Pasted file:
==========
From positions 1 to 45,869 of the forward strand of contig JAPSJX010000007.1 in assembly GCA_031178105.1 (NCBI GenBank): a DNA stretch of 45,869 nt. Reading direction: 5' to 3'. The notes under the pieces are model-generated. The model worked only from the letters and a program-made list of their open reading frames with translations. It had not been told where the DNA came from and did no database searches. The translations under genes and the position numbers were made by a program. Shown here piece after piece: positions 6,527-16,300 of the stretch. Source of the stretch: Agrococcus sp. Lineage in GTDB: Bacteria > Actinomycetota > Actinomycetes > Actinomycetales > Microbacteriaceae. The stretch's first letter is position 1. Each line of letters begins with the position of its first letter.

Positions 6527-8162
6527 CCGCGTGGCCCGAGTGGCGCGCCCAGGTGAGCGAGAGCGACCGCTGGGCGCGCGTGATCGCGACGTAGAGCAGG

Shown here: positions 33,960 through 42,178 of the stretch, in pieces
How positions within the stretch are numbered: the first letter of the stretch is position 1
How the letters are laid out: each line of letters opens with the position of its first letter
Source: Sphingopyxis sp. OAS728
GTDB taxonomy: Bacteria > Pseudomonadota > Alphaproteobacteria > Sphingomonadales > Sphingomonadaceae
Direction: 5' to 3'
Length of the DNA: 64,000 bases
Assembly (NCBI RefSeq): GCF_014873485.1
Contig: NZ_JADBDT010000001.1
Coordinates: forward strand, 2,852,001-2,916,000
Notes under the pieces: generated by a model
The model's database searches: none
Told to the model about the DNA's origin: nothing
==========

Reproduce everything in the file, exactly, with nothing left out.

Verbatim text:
From positions 1 to 45,869 of the forward strand of contig JAPSJX010000007.1 in assembly GCA_031178105.1 (NCBI GenBank): a DNA stretch of 45,869 nt. Reading direction: 5' to 3'. The notes under the pieces are model-generated. The model worked only from the letters and a program-made list of their open reading frames with translations. It had not been told where the DNA came from and did no database searches. The translations under genes and the position numbers were made by a program. Shown here piece after piece: positions 6,527-16,300 of the stretch. Source of the stretch: Agrococcus sp. Lineage in GTDB: Bacteria > Actinomycetota > Actinomycetes > Actinomycetales > Microbacteriaceae. The stretch's first letter is position 1. Each line of letters begins with the position of its first letter.

Positions 6527-8162
6527 CCGCGTGGCCCGAGTGGCGCGCCCAGGTGAGCGAGAGCGACCGCTGGGCGCGCGTGATCGCGACGTAGAGCAGG

Shown here: positions 33,960 through 42,178 of the stretch, in pieces
How positions within the stretch are numbered: the first letter of the stretch is position 1
How the letters are laid out: each line of letters opens with the position of its first letter
Source: Sphingopyxis sp. OAS728
GTDB taxonomy: Bacteria > Pseudomonadota > Alphaproteobacteria > Sphingomonadales > Sphingomonadaceae
Direction: 5' to 3'
Length of the DNA: 64,000 bases
Assembly (NCBI RefSeq): GCF_014873485.1
Contig: NZ_JADBDT010000001.1
Coordinates: forward strand, 2,852,001-2,916,000
Notes under the pieces: generated by a model
The model's database searches: none
Told to the model about the DNA's origin: nothing